You can see sales history and home value estimates to get a ball park figure of the properties' worth.

From there you've got to do your own calculations on mortgage cost, rental yields, and so forth to get a best guesstimate on value.

Related: 10 Warnings Signs To Look For Before Buying

Keep Your Eyes Wide Open

Vacation properties should be purchased primarily for lifestyle purposes only. When I bought my vacation property, I imagined a scenario where the family and close friends could go up and play.

I wanted to always feel at home while on vacation and I really do every time I go up to Lake Tahoe three hours away.

However, my purchase was a very poor economic decision if we just focus on the numbers. I'm here to help you not make the same mistakes.

Fortunately I was finally able to enjoy my vacation property with my kids. We went up in the middle of the pandemic nevertheless, and were able to enjoy the amenities off-peak. It was a nice change of pace.

Owning your primary residence is a wonderful situation once you've found your ideal home. It's a place where you'll probably spend at least 10 hours a day.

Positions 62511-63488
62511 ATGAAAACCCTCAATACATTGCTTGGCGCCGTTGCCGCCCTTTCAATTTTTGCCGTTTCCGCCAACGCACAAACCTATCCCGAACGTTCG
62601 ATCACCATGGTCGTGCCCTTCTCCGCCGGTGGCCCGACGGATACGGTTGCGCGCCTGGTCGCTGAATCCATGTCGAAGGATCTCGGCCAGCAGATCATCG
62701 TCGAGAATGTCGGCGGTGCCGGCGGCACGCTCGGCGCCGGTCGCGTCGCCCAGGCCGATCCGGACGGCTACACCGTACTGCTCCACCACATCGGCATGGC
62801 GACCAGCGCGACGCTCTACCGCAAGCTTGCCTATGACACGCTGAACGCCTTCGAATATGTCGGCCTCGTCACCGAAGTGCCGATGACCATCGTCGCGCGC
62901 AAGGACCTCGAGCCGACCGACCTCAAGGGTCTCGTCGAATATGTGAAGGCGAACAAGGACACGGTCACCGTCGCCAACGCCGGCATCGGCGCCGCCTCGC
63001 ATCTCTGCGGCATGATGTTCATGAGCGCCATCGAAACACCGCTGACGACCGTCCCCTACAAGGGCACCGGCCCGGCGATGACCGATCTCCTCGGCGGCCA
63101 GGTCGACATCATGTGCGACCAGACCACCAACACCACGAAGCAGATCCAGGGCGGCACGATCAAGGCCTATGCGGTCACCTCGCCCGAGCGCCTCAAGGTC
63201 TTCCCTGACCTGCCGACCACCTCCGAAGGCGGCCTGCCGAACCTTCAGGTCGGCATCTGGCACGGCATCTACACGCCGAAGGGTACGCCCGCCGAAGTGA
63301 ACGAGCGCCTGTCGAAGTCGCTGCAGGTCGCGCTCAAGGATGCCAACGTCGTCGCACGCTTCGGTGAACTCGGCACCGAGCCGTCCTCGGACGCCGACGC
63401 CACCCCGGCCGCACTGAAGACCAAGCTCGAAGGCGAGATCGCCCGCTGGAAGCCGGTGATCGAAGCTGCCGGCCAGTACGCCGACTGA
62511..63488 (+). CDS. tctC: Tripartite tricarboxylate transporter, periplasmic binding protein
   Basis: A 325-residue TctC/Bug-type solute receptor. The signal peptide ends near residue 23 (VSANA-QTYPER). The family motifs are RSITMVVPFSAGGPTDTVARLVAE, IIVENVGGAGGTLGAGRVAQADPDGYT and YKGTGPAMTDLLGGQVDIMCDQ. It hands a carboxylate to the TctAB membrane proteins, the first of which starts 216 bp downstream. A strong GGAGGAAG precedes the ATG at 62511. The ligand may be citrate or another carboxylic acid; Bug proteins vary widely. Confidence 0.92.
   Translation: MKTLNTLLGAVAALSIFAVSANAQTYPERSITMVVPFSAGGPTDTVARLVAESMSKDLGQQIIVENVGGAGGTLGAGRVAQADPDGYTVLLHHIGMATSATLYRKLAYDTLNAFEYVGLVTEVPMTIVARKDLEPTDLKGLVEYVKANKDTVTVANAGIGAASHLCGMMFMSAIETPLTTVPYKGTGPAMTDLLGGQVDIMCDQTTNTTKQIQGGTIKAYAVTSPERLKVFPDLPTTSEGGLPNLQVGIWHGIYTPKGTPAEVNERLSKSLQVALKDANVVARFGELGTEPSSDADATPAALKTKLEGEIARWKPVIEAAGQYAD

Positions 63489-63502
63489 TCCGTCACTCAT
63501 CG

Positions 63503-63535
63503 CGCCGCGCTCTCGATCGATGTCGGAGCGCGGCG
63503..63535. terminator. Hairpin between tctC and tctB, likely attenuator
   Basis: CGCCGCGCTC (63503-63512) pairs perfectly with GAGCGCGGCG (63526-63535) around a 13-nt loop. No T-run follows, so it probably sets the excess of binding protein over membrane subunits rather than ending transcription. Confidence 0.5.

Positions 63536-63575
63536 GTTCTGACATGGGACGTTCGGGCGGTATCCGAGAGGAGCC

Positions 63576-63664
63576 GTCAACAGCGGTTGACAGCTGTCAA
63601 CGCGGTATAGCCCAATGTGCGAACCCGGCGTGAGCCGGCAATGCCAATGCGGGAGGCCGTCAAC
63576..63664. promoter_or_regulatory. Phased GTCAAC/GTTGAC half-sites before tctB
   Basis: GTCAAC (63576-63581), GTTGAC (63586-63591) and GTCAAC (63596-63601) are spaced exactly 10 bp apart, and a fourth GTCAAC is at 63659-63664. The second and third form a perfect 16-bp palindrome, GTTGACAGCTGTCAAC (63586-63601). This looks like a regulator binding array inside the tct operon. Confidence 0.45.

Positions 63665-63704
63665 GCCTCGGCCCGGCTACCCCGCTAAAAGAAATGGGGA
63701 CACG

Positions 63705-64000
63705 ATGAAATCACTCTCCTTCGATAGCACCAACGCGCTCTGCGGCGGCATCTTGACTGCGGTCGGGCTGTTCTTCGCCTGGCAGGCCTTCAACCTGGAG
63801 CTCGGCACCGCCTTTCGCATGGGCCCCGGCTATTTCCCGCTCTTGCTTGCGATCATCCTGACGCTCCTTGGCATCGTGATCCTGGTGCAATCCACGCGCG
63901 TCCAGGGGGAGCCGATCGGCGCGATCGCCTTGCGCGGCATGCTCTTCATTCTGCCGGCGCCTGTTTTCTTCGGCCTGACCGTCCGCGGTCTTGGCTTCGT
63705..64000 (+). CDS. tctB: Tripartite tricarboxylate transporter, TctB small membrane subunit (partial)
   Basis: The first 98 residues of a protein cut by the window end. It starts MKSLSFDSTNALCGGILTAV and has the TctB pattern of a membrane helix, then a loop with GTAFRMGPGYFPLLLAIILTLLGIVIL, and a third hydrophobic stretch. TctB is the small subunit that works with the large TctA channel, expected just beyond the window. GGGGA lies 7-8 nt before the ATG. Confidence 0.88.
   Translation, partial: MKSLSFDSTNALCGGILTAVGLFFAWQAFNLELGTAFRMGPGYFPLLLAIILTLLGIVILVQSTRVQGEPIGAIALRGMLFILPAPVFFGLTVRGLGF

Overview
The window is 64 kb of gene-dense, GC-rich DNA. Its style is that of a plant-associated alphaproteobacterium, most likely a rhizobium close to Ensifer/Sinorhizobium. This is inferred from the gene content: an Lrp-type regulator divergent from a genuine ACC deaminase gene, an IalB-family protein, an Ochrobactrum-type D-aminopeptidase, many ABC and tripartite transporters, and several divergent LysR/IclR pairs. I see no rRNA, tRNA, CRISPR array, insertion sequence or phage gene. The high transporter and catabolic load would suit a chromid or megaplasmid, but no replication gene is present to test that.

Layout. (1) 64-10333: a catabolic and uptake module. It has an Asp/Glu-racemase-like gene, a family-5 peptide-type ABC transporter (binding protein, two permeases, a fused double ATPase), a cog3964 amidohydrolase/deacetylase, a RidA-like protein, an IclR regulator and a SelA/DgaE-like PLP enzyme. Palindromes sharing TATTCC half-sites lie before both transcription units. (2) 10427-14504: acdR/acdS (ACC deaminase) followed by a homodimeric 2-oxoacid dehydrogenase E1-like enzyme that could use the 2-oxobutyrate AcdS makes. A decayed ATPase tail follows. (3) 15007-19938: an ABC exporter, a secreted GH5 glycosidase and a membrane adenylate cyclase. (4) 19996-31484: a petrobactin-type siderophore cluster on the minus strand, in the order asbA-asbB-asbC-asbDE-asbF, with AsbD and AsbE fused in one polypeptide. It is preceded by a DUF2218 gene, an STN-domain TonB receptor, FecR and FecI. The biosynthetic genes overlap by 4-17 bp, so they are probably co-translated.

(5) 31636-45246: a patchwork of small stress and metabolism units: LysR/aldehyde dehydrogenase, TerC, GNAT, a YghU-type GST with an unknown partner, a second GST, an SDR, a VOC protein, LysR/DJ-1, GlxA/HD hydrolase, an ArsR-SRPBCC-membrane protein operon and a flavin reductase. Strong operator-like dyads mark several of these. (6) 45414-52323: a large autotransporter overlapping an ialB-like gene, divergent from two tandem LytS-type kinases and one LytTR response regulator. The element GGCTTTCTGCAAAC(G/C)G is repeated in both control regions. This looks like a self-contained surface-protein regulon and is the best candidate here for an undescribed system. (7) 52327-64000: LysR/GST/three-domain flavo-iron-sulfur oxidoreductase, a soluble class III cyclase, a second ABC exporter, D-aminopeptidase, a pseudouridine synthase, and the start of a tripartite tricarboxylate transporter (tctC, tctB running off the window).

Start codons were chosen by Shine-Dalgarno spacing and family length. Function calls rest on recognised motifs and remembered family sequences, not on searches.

You'll likely build equity over the long term as well as generate lots of happy memories if you buy within your means. Don't let good times in the housing market convince you to make delusional financial calculations. 

Always buy a property to enjoy first, income second, and capital appreciation a distant third. If you do, the only thing that will change with the markets is your financial ego.

Real Estate Recommendations

Now that you are aware of the real estate mistakes to avoid, here are some real estate recommendations to profit.

Explore real estate crowdsourcing opportunities

If you don't have the downpayment to buy a property, don't want to deal with the hassle of managing real estate, or don't want to tie up your liquidity in physical real estate, take a look at Fundrise, one of the largest real estate crowdsourcing companies today.

Real estate is a key component of a diversified portfolio. Real estate crowdsourcing allows you to be more flexible in your real estate investments by investing beyond just where you live for the best returns possible.

For example, cap rates are around 3% in San Francisco and New York City, but over 10% in the Midwest if you're looking for strictly investing income returns.

Sign up and take a look at all the residential and commercial investment opportunities around the country Fundrise has to offer. It's free to look.

Fundrise Due Diligence Funnel
Less than 5% of the real estate deals shown gets through the Fundrise funnel

Shop around for a mortgage

Check the latest mortgage rates online through Credible. They’ve got one of the largest networks of lenders that compete for your business.

Your goal should be to get as many written offers as possible and then use the offers as leverage to get the lowest interest rate possible.

This is exactly what I did to lock in a 2.375% 5/1 ARM for my latest refinance. For those looking to purchase property, the same thing is in order.